This was our final week of the summer program in Beijing. We were fortunate to have Mr. Wu Zhipan, Vice President of Peking University, lecture for a day on China’s financial law and it’s cultural environment. Mr. Wu is a highly respected scholar and professor; we were very lucky to learn from him. He walked through China’s financial ups and downs (lately, mostly up and up). We discussed the Chinese stock market, how consumers pay for purchases here (almost always mobile), the concept of Intellectual Property law (very new idea for China), and the breakneck speed at which Beijing’s real estate market has grown. It was certainly one of the highlights of the education portion of the program.
Prior to Mr. Wu’s lecture, we moved to a new classroom for a day due to the arrival of India’s Prime Minister, Narenda Modi. Bonus excitement!
Other Chinese law facts of note:
- Property owners do not own the actual land in China. Surprise, it is owned and controlled by the government. People are essentially granted fixed-period land use rights that must be renewed periodically.
- China has a “hukou” system that prohibits persons from moving freely throughout Mainland China. Citizens must apply for permits that allow them to move to certain areas (a Beijing or Shanghai residency permit is very valuable). The cost of driving in Beijing (the car, driver’s license, license plates, registrations, etc. is extremely expensive). Nonetheless, traffic is awful!
- Employment law favors employees much more than the United States. There are fixed-term periods for employment and it is often difficult for an employer to fire an employee.
- State Owned Enterprises (“SOEs”) are prevalent in many of the key industries in China (banks, telecom, and to a certain extent the film industry). This can be good and bad, but certainly restricts competition in the marketplace (thus, higher prices and lower quality products).
Some of the “cultural trips” of note for this period included: witnessing a trial, a visit to the Supreme People’s Court, the Bird’s Nest, eating Sichuan style crawfish, meeting with local Peking University law students, and visiting the law firms of Zhonglun W&D and Sheppard Mullin.
Fellow UMKC classmates Cody Ford, Joshua Honn, and I at the Haidian District Court.
Access to courts is rather rare for foreigners. Luckily for us, PKU is super prestigious and provided us a level of access few will see. The trial we witnessed seemed like a well-orchestrated play. Translation was difficult but essentially the defendant was on trial for extorting money from a woman through WeChat (wildly popular messaging app in China). He did not present much of a defense and was convicted and sentenced accordingly.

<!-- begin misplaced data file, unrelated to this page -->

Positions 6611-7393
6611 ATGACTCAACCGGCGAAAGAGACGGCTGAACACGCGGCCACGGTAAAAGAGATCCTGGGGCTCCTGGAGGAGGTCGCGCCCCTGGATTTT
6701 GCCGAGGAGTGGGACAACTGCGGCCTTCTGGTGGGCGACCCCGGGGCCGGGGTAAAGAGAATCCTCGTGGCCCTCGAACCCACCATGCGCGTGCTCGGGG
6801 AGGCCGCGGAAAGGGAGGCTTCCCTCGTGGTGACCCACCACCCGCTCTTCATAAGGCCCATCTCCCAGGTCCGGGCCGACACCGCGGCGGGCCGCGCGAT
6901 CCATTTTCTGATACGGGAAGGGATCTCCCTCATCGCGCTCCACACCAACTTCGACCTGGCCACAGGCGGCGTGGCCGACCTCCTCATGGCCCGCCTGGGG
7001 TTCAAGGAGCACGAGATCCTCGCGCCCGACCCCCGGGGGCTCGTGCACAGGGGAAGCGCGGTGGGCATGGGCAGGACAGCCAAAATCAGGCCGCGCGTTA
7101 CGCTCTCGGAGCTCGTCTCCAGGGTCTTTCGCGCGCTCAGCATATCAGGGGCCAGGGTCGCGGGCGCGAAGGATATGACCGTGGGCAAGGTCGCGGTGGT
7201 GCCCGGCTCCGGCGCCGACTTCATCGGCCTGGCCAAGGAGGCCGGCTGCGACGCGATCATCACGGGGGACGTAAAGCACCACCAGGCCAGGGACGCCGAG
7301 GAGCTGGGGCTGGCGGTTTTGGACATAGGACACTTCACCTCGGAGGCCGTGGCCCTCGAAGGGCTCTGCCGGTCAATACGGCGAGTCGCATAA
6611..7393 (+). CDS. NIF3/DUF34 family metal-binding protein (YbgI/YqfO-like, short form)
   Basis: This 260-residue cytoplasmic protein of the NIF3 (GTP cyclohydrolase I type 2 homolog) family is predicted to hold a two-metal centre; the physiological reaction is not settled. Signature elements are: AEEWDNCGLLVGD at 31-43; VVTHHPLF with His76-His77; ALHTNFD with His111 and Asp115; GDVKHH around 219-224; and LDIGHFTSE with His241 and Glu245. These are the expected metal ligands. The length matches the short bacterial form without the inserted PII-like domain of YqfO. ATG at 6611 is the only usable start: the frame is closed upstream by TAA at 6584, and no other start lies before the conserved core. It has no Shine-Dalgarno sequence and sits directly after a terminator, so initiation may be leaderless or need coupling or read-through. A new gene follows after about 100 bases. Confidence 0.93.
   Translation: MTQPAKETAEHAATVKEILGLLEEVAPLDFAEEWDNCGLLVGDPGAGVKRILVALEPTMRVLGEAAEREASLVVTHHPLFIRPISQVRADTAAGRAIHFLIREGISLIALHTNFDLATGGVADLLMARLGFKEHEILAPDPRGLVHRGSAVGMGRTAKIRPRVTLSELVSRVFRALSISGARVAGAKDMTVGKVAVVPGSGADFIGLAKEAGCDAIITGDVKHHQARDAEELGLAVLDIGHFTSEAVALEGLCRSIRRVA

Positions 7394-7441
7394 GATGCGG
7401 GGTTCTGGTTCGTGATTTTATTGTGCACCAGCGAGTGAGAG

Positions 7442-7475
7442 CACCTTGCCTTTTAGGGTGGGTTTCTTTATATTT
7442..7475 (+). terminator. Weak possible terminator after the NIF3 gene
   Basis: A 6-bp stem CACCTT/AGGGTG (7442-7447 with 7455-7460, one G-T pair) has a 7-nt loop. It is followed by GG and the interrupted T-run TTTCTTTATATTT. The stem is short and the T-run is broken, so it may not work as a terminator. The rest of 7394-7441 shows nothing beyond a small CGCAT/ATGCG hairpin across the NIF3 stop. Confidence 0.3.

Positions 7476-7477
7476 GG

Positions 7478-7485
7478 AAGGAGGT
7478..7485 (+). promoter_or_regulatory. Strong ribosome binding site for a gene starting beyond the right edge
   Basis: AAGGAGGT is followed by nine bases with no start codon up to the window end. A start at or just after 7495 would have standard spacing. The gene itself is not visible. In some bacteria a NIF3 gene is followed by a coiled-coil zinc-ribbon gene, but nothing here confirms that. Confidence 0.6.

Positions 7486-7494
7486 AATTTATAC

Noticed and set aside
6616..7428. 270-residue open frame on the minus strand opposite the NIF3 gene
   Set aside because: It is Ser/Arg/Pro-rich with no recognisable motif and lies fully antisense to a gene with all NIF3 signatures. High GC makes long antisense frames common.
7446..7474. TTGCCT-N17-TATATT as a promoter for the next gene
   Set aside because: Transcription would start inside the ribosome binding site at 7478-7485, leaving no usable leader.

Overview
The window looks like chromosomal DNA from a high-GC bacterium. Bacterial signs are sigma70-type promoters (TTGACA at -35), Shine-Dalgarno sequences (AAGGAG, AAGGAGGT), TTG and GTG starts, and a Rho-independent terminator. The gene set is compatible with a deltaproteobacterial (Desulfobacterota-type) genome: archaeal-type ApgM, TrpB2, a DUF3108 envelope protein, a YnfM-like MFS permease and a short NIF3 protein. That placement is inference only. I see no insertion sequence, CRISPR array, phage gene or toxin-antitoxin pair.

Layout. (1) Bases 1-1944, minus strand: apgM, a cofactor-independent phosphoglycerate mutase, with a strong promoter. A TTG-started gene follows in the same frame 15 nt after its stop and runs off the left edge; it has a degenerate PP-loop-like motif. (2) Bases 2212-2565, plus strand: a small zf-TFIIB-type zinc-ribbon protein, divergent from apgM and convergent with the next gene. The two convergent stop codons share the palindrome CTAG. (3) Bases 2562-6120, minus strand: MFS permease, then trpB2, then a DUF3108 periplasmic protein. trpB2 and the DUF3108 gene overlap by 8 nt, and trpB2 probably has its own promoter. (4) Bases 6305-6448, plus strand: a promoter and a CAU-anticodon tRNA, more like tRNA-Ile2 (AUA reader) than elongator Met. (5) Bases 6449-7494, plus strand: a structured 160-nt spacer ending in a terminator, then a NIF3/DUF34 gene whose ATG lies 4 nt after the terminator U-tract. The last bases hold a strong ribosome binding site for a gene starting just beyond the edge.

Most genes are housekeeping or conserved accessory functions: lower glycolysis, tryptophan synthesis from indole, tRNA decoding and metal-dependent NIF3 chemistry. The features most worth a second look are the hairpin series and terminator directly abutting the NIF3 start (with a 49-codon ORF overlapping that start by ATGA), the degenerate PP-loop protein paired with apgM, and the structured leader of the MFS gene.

With Supreme Court Justice outside the Supreme People’s Court
Once again, affiliation with PKU gave us the very rare opportunity to visit the Supreme People’s Court of China. We were able to speak with a Supreme Court Justice and discuss how the court operates (there are over 700 justices) and the challenges facing China’s legal system. This was a major highlight and something I will never forget.
Beijing National Stadium
We visited the grounds of Beijing National Stadium (aka The Bird’s Nest). This stadium was constructed for the Beijing Olympic games in 2008. It is a modern structure with mixed reviews by locals. I found it rather nice.
Sichuan Style Crayfish + the Amazing Post-Dinner Sky
You would not know from reading this blog, but I am a food enthusiast. I know, we all eat food. But… I love trying new food anywhere I travel. This particular occasion, a few classmates and I walked to a nearby restaurant that had great reviews online. It turned out to be a modern designed restaurant (think Jetsons) that served Sichuan spicy crayfish. It was spicy. It was great. Also pictured is the (rare) awesome sky after our meal near Peking University.
Most of the group at our farewell banquet
We had another group feast after taking our final exam (yes, there is an exam). It was a really nice Peking duck restaurant. Lots of great food and really great people. Pictured here is most of the group. Students came from across the United States and Canada and each person was truly great. Each has a unique story to tell and I will share some of those with you in the following blog.
Stay tuned for more from other students on the UMKC Law China Summer Program and my experiences as a Summer Associate in the Beijing office of Sheppard Mullin.